Irish Digital Art Student Creates Sea Monster with i.materialise 3D Printing

Share this Article

3d-printed-sea-monsterAs members of the human species, we all know that our imagination can sometimes wander to fantastical and frightening places. For every hero we see draw a weapon or save a city, there’s usually a otherworldly and disastrous monster standing on the opposing side. 3D printing technology is the perfect tool to help bring these fictional monstrosities to life in a magnificent and fun way. Whether it be recreating your favorite creature from Starcraft or Dungeons & Dragons, or utilizing 3D printed molds to make less intimidating monster crayons, additive manufacturing has proven effective at bringing the imaginary into physical reality.

This has been proven yet again by Irish digital artist Amy Doran, who recently graduated from the National Film School at I.A.D.T in Dublin. The graduate student recently designed an alien sea creature based off of a concept model created for James Cameron’s upcoming sequel to the film Avatar. What makes her project particularly interesting is the fact that Doran had absolutely no experience with 3D modeling software or 3D printing before college. Upon learning how to design 3D models, the art student was instantly captivated, and soon segued into 3D printing experimentation.

Doran first built her model with a process that consisted of clay sculpting, 3D scanning, 3D modeling via 3DS Max, and then 3D texturing via Mudbox. Then, in order to 3D print a large-scale physical model of the monster, she turned to the Belgium-based 3D printing service bureau i.materialise. The service bureau was able to manufacture a sizable 3D printed replica of the monster, which measured 22 inches from head to tail.

3D model of the sea creature

3D model of the sea creature

“The biggest challenge in the design process was finding a company which would print my sea creature in one whole part,” said Doran. “There would be nowhere to hide the seam lines in my model if it was separated into parts, it is not like a humanoid character where you can hide seamlines under clothes.”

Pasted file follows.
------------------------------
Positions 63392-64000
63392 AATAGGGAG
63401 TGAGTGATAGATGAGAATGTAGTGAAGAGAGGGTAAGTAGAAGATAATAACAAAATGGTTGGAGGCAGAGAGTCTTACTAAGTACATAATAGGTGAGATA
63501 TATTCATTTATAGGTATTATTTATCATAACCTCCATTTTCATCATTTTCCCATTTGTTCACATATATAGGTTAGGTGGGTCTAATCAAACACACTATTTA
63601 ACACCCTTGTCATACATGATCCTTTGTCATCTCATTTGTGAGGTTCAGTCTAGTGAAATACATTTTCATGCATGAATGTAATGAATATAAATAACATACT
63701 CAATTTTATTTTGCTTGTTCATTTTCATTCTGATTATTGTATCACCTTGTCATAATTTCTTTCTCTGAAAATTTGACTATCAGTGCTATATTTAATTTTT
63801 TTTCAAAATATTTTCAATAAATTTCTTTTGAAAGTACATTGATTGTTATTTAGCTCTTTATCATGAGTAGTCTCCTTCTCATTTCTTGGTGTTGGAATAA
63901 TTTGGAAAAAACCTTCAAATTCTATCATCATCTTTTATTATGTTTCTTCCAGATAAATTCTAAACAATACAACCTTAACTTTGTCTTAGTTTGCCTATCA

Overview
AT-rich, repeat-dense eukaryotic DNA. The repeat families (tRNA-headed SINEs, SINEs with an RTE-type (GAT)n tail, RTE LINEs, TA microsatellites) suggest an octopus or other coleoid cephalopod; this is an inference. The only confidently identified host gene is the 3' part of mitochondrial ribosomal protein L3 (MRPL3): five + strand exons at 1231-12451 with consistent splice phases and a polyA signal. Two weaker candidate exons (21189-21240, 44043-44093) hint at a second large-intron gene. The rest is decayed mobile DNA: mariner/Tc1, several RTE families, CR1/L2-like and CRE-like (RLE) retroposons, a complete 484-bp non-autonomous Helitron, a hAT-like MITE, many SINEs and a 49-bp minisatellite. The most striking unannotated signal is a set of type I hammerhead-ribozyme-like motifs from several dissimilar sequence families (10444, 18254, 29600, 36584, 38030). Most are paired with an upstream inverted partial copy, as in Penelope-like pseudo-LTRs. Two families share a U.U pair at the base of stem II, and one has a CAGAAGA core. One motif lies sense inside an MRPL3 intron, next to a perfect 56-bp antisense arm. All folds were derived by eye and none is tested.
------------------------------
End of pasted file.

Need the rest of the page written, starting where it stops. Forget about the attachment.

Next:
Doran ultimately decided to utilize i.materialise’s Paintable Resin due to its affordability and exceptional detail capabilities. In addition, the smooth surface of the finished material eliminated the need for extra post-processing steps. The only step left after the printing process was taking the raw 3D print and mounting it on an acrylic rod attached to a handmade base. According to Doran, having the 3D printed replica of her sea creature design helped provide more value to her work than just a digital model would have allowed for.

sea-creature-3d-print-featured-1024x652

3D printed sea creature model

From the conceptualization to the production of the 3D printed sea creature, the entire process took about 6 weeks to complete. The recently completed 3D print, which was a part of Doran’s final project for college, has already been featured in the I.A.D.T Graduate Exhibition in Dublin, the New Blades Graduate Exhibition in London, and the Exhibition by Emerging Artists 2016 in County Wicklow, Ireland. Doran currently works as a graphic design artist for the environmental consultancy firm MacroWorks, specializing in the production of photomontages for landscape and visual impact assessments. Discuss in the 3D Printed Sea Monster forum at 3DPB.com.

[Source: i.materialise]

Share this Article


Recent News

Blue Origin Opens Its New Rocket Engine Facility in Alabama

Biomimetic 4D printed Autonomous Scale & Flap Structures: Pine Cones as Inspiration  



Categories

3D Design

3D Printed Art

3D Printed Food

3D Printed Guns


You May Also Like

Korea’s Ulsan National Institute of Science and Technology: Exploring 3D & 4D Printing in Optics & Beyond

“Abundant new opportunities exist for exploration.” Korean researchers from the Ulsan National Institute of Science and Technology are exploring more complex digital fabrication—and on two different levels, outlined in the...

Tennessee Researchers Analyze Low-Cost Metal 3D Printing with Composites

Tennessee researchers have come together to pursue a more in-depth look at the science of 3D printing with metal, outlining their findings in the recently published ‘Dimensional Analysis of Metal...

3D Printer Manufacturer Xioneer Systems Acquired by BellandTechnology (VXL)

As BellandTechnology AG acquires Xioneer Systems, excellence in 3D printing materials and hardware continue to meet–and improve–via global expansion. Headquartered in Bayreuth, Germany and founded in 2008, BellandTechnology today is...

Korea: 4D Printed Anisotropic Thermal Deformation

In the recently published ‘4D printing using anisotropic thermal deformation of 3D-printed thermoplastic parts,’ researchers Bona Goo, Chae-Hui Hong, Keun Park—all from Seoul National University of Science and Technology—are taking...


Shop

View our broad assortment of in house and third party products.


Services & Data

Subscribe To Our Newsletter

Subscribe To Our Newsletter

Join our mailing list to receive the latest news and updates from our 3DPrint.com.

You have Successfully Subscribed!